It is a myth that people don't take surveys.
The truth is that people don't take stupid surveys.
People are usually willing--sometimes delighted--to provide honest feedback about how you're doing and ways to improve.
But most surveys are not that. More often, the survey communicates in many different ways that the company (a) doesn't really care that much, (b) isn't interested in hearing the customer's honest feedback, and (c) won't change anything because of what the customer said.
Case in point: last night we had this voicemail left on our company's switchboard (click the link for the audio file). I have no idea who is calling or what the purpose of this survey is supposed to be, but clearly very few people are going to start answering random questions from a robocall which can't even be bothered to identify itself. The fact that most robocalls are highly scammy (and this "survey" is probably not legit either) should lead any company to think very hard about what this survey technique will do to their brand image. Yet we continue to see outbound IVR surveys.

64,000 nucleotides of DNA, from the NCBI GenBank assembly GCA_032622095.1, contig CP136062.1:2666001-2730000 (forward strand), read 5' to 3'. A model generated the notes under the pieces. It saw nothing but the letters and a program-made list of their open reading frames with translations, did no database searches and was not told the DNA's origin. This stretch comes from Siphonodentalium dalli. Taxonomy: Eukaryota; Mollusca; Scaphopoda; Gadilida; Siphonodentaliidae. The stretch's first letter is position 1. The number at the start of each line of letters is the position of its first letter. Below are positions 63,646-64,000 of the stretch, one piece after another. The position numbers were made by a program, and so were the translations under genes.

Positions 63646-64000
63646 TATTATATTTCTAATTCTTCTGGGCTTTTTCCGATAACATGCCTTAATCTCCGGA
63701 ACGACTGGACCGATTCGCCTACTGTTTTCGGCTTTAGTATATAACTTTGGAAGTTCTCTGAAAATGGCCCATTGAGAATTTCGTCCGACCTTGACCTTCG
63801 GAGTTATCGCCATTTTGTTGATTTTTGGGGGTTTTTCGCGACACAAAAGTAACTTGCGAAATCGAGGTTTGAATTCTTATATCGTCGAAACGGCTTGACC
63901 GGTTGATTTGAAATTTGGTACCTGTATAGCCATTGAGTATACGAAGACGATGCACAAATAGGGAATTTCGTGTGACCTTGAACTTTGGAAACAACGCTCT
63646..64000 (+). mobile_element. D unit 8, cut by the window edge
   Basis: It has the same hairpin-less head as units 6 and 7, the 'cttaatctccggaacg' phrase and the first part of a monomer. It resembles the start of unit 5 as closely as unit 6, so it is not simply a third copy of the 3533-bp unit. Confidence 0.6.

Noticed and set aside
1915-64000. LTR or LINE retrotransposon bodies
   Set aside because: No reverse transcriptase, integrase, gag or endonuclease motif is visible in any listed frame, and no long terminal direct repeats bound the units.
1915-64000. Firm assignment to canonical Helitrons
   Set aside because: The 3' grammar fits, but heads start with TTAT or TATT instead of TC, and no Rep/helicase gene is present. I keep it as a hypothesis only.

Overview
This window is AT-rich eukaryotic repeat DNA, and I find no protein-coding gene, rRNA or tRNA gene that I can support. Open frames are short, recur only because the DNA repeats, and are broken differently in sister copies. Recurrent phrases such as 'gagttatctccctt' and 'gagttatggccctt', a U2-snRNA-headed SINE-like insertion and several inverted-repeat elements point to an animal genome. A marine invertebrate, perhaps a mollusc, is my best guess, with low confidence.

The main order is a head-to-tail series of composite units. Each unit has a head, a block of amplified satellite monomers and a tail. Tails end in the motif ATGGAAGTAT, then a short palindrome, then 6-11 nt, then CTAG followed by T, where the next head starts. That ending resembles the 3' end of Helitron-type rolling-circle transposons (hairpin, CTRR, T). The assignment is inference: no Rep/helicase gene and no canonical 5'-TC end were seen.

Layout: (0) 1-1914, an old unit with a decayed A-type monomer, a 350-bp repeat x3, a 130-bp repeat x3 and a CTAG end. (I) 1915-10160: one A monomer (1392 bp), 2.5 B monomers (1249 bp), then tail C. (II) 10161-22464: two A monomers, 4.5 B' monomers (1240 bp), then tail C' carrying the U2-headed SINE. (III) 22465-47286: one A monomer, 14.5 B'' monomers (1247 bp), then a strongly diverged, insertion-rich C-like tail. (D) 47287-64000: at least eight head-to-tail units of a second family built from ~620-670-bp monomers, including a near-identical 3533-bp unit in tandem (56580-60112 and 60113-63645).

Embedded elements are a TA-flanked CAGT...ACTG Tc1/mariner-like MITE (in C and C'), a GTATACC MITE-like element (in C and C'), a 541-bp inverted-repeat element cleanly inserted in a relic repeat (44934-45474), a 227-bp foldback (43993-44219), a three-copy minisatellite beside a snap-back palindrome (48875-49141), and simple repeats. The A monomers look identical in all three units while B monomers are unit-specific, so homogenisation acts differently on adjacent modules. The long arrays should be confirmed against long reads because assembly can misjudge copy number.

On the other hand, our experience proves that when you ask customers personally for feedback (that is, with a person), give them the opportunity to say what's on their mind, and respect their time and opinions, in most cases the majority of customers will agree to take the survey.
So if people aren't taking your survey, it's not because people don't take surveys. It's because they don't take your survey.